Of the reported patients with alpelisib-induced DKA who were rechallenged, only our patient developed a second episode of DKA. Our case highlights several learning points for our team. Firstly, severe hyperglycemia and DKA during an alpelisib rechallenge should be anticipated. The incidence is higher in patients with diabetes. Rechallenging in the hospital or a similarly monitored environment should be strongly considered. Secondly, the restoration of euglycemia prior to rechallenge is insufficient to control or slow the development of a second grade 3 or 4 hyperglycemic event. Our patient’s dose of gliclazide, a sulfonylurea, was increased after the SGLT2 inhibitor empagliflozin was discontinued. While this increased dosage improved blood glucose control in the two weeks before restarting alpelisib, it was insufficient once alpelisib was reinitiated. Thirdly, patients should be provided with some form of communication directed to ED clinicians regarding the potential for DKA with alpelisib so that it is not overlooked. Communication is even more essential if the patient is on another drug associated with ketoacidosis (eg, SGLT2 inhibitors, atypical antipsychotics, and illicit drug use). Given the number of reports of alpelisib-induced hyperglycemia and DKA, proper education and monitoring cannot be highlighted enough. Patients, with or without diabetes, should be educated on symptoms of severe hyperglycemia and ketoacidosis. Early involvement of the diabetologist or endocrinologist in patients with diabetes or prediabetes is advised.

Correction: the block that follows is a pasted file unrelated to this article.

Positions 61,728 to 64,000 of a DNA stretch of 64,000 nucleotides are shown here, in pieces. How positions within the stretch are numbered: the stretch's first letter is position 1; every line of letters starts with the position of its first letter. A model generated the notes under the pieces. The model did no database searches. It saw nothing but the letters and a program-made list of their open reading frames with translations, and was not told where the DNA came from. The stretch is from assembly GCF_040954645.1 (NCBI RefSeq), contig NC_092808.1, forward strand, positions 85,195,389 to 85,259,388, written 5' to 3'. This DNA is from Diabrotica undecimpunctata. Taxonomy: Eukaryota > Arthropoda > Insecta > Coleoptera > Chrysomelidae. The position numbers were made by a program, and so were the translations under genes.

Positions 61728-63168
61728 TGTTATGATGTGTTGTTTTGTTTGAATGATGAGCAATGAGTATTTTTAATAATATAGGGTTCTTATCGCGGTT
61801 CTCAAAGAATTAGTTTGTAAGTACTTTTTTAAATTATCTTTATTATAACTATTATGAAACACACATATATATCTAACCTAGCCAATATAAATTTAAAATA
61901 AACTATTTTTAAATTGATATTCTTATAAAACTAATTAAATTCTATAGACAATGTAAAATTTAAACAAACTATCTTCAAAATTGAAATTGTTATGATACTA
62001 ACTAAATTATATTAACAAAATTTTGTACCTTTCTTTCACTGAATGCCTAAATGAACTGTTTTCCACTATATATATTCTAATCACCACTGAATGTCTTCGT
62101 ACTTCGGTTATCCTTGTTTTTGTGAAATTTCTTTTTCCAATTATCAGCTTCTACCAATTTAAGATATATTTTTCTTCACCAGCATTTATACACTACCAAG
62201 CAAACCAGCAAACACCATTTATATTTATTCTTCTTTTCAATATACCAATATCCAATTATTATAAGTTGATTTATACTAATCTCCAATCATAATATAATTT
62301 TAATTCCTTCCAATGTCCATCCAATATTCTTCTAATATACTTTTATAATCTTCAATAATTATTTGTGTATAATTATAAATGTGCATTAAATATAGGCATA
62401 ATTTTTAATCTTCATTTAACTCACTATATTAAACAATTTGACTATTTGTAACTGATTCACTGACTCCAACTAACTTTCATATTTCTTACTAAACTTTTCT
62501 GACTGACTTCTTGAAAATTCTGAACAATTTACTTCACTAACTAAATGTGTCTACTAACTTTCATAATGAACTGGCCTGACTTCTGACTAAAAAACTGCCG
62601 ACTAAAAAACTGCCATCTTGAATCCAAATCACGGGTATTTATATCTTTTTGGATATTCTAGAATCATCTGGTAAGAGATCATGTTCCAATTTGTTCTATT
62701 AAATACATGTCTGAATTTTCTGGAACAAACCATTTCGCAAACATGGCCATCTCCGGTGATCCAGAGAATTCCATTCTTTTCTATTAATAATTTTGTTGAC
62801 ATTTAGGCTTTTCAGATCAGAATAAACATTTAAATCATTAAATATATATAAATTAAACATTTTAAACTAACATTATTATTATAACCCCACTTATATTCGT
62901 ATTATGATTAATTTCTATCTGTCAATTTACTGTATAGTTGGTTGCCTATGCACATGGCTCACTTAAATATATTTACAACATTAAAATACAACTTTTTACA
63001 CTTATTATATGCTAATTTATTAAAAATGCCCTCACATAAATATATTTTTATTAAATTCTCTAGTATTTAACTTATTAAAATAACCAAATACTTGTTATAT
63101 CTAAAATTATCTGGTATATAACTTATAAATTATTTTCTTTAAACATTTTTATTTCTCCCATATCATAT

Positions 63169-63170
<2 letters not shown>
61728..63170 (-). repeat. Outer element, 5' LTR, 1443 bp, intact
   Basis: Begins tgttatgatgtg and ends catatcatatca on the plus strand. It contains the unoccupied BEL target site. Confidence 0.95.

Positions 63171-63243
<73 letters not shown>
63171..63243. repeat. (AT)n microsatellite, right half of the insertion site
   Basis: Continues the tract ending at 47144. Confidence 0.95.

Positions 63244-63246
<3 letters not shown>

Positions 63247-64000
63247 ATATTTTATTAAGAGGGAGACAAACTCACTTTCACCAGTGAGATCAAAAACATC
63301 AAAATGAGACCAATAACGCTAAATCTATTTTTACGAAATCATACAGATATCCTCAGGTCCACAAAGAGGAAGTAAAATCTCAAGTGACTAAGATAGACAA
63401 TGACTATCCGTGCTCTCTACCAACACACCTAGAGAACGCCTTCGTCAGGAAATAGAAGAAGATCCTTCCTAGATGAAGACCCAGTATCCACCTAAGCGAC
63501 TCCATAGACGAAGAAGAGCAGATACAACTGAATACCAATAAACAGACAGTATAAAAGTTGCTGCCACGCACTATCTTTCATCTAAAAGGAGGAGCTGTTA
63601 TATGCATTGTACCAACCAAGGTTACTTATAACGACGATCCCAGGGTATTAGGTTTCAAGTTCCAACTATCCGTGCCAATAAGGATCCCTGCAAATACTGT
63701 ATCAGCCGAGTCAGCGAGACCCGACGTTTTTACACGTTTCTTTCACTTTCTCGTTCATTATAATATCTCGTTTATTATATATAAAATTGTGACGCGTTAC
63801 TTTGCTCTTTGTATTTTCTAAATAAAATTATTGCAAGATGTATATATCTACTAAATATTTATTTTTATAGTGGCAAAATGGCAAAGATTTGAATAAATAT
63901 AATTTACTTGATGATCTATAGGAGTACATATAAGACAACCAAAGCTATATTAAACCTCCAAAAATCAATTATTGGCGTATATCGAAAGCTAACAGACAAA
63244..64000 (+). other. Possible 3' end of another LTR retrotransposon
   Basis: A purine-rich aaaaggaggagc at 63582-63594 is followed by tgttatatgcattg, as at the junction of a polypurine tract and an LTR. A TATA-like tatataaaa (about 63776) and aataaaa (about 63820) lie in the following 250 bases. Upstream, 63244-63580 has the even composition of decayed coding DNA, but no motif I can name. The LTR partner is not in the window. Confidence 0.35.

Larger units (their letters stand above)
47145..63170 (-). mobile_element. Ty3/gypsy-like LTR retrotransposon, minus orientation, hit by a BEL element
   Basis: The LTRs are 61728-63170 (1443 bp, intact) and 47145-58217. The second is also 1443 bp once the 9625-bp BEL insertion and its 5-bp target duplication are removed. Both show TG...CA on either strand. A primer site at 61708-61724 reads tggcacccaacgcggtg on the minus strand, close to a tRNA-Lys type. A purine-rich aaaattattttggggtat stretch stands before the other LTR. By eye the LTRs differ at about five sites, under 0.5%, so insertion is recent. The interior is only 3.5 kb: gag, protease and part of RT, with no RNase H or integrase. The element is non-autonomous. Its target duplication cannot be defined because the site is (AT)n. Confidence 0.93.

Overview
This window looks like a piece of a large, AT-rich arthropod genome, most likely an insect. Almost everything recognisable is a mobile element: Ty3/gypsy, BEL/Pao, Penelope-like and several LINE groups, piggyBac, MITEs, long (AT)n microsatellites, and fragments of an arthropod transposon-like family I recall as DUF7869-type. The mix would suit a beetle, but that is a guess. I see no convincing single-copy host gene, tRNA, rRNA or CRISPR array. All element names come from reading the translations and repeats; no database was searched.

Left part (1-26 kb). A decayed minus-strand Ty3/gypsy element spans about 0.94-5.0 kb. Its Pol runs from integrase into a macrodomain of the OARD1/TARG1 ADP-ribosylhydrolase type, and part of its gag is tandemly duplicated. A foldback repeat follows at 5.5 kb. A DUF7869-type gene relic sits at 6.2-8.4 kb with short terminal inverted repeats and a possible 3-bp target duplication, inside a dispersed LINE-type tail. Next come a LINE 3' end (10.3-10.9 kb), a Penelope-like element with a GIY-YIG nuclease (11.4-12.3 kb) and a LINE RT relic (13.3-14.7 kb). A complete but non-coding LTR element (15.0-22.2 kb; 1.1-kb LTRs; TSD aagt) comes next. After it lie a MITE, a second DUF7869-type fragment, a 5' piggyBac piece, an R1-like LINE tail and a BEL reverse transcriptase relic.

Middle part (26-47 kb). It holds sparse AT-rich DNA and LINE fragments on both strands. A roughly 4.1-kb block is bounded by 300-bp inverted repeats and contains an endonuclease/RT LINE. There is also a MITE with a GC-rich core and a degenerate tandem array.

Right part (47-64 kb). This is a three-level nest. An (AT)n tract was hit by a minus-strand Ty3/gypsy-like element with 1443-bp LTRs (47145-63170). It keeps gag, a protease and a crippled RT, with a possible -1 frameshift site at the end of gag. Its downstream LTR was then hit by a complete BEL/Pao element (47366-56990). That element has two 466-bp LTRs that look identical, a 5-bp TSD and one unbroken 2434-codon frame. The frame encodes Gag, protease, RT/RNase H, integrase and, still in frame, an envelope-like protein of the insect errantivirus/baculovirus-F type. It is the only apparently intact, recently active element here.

There are several possible theories about why our patient’s alpelisib reintroduction caused DKA. Our patient was re-established on full-dose alpelisib instead of a lowered dose and had a long history of type 2 diabetes compared to the other reported cases, and her diabetes control was dependent on antihyperglycemic agents that worked outside of the PI3K/AKT pathway. We believe that our patient benefited from the SGLT2 inhibitor and that its omission may have contributed to a near-immediate second DKA. Whether a low-carbohydrate diet could have further slowed the rate of glucose rising is worthy of consideration, especially since it led to a successful reintroduction of alpelisib in a previous patient without diabetes.12 Patients who are heavily treated with antihyperglycemic agents or have sub-optimally managed diabetes may not be good candidates for alpelisib. A better understanding of minimizing and managing alpelisib’s hyperglycemic effects is needed. However, to preserve PI3Kα inhibitors as a line of therapy for this patient population, further research into their mechanisms of toxicity is vital. Continued sharing of successful rechallenge practices of alpelisib and other PI3Kα is encouraged.